Ephemeral prices

One of my heroes is Harry Benjamin. He led a Dale Carnegie course that my dad completed over 50 years ago. Harry convenes a weekly group of friends to discuss investments. The group met yesterday, in the midst of a cascading stock market. It’s always fun to visit Harry’s group, which has diverse investment interests. My interest in the stock market is very specific.

For me, the stock market a way to invest in companies with relatively safe, growing dividends. Dividend growth companies typically raise their payout once a year. This focus is less stressful to me than focusing on fluctuating prices. It’s like watching a calendar rather than a clock. Procter & Gamble and Genuine Parts have each raised their dividend for 63 consecutive years.

Vanguard founder John Bogle (1929-2019) focused on the enduring rather than the ephemeral, preferring “the wisdom of long-term investing, based on the enduring creation of intrinsic corporate values, to the folly of short-term speculation, focused on the ephemeral prices of corporate stocks.”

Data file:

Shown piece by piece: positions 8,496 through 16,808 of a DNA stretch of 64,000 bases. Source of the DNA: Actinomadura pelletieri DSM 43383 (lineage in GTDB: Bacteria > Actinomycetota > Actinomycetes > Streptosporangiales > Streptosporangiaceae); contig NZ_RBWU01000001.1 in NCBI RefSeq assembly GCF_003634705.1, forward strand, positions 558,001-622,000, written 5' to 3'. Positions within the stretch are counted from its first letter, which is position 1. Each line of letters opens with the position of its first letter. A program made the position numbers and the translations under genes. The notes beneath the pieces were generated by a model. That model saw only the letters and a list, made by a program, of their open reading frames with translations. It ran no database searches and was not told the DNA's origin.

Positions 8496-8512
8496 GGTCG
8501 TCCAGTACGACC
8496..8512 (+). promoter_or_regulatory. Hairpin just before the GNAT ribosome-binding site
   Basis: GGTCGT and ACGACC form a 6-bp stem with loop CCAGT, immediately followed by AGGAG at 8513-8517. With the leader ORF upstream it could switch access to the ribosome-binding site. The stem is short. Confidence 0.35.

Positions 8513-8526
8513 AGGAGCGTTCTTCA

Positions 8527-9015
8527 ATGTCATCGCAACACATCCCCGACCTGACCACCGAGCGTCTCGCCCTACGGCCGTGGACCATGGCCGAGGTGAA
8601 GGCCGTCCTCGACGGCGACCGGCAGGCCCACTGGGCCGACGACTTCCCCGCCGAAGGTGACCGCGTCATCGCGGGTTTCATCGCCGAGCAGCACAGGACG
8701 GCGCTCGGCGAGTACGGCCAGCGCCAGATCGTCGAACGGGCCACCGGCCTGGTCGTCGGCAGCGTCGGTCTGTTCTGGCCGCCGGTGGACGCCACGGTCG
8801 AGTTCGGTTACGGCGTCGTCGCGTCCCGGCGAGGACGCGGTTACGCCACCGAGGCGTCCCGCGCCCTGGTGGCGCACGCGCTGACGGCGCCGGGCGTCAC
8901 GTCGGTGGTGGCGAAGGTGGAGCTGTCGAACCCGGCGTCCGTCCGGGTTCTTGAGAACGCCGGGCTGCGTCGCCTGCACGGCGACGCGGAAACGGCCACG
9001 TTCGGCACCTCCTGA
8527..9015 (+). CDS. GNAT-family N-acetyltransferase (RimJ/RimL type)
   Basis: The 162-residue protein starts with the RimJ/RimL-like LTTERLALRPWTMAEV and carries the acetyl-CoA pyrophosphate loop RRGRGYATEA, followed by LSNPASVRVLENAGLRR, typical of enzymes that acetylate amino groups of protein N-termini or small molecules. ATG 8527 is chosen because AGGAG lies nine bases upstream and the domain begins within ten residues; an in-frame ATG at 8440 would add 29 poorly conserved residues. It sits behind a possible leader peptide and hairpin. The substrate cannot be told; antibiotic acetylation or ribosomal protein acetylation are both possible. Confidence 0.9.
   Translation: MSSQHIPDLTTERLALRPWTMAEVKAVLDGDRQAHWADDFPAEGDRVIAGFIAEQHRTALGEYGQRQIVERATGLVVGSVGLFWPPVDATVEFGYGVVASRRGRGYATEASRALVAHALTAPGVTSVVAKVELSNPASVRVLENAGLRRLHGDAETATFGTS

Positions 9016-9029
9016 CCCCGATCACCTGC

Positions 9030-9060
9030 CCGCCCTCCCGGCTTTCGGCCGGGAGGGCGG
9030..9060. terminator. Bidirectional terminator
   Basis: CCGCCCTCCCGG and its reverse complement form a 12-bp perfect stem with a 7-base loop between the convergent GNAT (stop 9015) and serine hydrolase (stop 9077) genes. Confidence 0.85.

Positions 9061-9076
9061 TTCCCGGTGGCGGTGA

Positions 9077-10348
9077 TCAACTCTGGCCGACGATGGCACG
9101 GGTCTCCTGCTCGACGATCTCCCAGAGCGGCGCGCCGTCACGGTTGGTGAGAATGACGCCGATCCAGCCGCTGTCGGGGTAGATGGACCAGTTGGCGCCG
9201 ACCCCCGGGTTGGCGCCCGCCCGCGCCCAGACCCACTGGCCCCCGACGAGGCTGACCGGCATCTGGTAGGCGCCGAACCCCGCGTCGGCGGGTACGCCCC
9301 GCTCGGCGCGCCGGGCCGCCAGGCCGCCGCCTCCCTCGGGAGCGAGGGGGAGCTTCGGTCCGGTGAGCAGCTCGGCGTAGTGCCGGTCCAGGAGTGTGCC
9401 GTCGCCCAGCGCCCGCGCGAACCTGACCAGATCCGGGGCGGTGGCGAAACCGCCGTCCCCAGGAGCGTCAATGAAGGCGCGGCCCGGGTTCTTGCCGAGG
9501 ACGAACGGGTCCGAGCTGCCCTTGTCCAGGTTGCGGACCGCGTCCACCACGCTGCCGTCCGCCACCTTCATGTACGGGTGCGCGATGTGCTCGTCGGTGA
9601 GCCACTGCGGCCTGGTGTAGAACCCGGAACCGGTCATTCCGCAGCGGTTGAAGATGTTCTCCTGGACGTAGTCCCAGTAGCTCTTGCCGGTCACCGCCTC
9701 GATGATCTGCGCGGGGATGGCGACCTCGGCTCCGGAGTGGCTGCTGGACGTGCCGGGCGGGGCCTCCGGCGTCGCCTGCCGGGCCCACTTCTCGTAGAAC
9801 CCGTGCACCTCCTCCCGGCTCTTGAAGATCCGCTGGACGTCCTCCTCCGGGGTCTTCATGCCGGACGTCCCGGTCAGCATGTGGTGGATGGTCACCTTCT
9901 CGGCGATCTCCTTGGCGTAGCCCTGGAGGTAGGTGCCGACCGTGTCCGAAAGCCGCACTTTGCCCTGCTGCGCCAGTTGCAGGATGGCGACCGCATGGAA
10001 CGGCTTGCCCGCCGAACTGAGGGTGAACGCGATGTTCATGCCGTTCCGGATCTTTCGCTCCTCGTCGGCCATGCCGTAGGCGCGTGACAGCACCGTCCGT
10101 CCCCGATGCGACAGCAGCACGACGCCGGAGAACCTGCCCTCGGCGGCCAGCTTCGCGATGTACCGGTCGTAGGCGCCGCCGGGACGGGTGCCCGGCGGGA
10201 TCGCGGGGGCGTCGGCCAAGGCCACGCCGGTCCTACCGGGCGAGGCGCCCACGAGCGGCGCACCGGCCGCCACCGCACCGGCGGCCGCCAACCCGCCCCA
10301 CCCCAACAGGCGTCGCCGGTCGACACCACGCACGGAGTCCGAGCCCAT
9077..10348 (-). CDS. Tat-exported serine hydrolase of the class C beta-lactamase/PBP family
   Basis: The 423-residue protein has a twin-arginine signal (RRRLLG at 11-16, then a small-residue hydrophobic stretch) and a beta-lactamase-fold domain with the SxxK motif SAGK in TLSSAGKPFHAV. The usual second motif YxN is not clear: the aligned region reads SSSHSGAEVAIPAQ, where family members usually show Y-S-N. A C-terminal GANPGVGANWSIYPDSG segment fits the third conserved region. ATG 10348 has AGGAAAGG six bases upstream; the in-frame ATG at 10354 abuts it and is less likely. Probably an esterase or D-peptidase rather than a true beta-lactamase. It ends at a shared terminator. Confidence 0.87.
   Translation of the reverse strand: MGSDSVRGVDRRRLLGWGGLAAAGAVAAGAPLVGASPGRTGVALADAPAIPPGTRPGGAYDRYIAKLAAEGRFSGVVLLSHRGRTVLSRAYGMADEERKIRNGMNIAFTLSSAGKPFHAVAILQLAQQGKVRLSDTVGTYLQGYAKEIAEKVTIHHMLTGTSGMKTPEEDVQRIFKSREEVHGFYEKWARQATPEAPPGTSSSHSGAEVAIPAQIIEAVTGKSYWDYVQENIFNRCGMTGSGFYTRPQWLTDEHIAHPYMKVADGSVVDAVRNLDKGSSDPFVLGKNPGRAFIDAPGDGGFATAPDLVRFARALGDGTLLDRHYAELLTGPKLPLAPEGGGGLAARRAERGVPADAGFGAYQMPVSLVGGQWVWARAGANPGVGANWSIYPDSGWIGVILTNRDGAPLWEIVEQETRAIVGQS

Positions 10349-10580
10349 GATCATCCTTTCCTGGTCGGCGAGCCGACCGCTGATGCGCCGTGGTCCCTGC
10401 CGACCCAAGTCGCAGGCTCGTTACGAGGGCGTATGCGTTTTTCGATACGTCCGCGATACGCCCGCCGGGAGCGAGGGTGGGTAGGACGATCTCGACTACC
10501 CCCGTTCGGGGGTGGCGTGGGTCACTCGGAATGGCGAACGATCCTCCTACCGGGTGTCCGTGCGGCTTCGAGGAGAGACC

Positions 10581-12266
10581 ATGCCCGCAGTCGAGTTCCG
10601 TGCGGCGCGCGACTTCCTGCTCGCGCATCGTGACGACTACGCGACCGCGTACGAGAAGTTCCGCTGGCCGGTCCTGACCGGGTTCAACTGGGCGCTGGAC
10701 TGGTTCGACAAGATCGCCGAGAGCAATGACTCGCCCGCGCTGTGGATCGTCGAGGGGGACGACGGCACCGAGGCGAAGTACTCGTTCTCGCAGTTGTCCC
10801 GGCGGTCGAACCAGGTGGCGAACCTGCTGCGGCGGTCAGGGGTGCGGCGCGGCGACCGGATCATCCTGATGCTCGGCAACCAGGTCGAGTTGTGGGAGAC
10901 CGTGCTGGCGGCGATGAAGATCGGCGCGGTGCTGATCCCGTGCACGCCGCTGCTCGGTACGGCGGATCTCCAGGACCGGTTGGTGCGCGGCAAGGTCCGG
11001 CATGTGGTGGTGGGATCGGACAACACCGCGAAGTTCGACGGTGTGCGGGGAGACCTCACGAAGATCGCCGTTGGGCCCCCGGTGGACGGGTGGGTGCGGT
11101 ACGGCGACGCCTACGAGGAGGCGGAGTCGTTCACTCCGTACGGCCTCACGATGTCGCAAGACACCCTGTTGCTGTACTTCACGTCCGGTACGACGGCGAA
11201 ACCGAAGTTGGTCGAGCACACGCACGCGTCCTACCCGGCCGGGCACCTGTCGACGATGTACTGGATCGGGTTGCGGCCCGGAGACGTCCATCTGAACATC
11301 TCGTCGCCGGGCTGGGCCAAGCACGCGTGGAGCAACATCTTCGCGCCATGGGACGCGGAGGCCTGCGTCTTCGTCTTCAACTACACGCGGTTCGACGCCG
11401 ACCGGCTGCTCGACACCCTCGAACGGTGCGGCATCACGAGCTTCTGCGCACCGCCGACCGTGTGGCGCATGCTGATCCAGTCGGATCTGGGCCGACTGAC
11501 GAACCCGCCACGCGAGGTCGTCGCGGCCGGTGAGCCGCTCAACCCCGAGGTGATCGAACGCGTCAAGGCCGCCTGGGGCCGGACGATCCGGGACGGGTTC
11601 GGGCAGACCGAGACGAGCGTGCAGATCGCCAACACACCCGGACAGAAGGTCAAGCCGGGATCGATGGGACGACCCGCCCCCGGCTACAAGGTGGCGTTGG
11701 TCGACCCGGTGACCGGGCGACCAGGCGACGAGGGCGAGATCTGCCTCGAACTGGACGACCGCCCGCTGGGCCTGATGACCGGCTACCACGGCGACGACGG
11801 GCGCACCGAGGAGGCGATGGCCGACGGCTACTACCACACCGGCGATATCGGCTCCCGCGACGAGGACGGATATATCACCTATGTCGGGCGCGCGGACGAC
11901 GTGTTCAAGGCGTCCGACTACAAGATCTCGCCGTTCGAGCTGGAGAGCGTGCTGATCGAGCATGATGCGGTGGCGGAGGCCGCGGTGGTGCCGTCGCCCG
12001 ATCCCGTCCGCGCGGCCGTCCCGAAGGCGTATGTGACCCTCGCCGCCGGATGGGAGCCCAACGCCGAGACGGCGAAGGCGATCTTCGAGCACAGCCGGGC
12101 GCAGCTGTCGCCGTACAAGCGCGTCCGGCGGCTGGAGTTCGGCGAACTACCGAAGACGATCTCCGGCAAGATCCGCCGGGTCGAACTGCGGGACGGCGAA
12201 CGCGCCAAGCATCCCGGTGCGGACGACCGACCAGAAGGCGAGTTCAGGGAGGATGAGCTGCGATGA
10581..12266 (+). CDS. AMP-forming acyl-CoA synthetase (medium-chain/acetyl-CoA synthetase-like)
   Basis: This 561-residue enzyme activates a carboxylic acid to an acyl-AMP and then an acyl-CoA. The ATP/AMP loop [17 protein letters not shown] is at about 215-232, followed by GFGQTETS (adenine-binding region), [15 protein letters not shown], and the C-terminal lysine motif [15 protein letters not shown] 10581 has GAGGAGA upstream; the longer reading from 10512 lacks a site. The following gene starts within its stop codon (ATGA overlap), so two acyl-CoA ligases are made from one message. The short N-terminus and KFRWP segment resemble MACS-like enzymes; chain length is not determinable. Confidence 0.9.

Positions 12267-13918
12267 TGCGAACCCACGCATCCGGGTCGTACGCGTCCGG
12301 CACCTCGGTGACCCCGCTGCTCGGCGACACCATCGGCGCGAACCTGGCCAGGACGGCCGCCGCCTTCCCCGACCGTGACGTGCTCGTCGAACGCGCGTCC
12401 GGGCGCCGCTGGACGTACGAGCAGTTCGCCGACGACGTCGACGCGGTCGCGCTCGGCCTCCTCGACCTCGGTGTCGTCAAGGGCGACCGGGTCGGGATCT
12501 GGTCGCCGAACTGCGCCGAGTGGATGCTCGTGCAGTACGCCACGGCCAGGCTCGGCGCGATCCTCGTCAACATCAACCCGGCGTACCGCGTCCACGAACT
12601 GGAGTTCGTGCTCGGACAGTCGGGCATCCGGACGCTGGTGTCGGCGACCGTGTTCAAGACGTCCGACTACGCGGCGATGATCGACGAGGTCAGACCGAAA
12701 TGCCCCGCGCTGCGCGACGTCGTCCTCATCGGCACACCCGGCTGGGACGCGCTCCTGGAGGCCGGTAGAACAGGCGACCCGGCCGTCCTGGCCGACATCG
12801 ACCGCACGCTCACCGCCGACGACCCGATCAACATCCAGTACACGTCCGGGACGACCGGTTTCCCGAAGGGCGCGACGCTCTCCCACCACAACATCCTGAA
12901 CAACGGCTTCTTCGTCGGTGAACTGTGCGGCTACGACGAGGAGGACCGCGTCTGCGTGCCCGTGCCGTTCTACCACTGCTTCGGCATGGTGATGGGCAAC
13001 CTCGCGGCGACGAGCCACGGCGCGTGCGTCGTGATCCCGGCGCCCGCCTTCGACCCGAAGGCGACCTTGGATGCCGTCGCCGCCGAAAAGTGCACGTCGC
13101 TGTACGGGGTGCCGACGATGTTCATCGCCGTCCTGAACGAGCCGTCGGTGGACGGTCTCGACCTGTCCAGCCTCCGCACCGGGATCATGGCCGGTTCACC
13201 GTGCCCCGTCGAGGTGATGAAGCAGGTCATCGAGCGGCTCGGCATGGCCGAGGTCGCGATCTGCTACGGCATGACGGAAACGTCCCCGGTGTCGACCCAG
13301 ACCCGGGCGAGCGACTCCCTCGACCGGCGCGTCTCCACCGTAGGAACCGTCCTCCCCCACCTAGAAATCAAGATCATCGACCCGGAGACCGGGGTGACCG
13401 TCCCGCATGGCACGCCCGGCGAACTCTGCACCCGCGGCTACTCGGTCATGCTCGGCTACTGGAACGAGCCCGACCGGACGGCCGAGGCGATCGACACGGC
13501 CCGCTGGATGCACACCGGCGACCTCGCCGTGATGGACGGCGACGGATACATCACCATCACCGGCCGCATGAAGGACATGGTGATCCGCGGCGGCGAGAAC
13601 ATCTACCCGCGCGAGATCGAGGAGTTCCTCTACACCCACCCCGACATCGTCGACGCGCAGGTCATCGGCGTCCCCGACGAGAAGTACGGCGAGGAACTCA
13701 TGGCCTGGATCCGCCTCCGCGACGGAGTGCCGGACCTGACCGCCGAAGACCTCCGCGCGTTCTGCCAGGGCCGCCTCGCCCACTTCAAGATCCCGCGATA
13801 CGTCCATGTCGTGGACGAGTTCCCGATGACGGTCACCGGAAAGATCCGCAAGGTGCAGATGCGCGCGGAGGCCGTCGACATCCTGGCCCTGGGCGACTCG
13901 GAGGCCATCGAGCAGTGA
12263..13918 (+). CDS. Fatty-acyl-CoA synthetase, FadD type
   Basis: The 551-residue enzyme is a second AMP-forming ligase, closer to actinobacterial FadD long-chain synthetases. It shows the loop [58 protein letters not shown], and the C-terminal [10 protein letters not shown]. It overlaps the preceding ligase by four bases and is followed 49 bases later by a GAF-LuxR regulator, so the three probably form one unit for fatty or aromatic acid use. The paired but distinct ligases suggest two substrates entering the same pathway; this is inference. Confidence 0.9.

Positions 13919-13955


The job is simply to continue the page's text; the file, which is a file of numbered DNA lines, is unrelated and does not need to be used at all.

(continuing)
Bogle cared deeply about the common good, which he expressed in The Battle for the Soul of Capitalism. He battled against “form over substance, prestige over virtue, money over achievement, charisma over character, the ephemeral over the enduring.”

While yesterday’s financial news was dominated by falling stock prices, Toronto-Dominion Bank quietly raised its dividend 6.8%. I like calendar news more than clock news.

Harry Benjamin, who does well with both calendars and clocks,
receiving the Americanism Medal (photo from article in The Guardian)

One thought on “Ephemeral prices”

Leave a Reply

Fill in your details below or click an icon to log in:

WordPress.com Logo

You are commenting using your WordPress.com account. Log Out /  Change )

Twitter picture

You are commenting using your Twitter account. Log Out /  Change )

Facebook photo

You are commenting using your Facebook account. Log Out /  Change )

Connecting to %s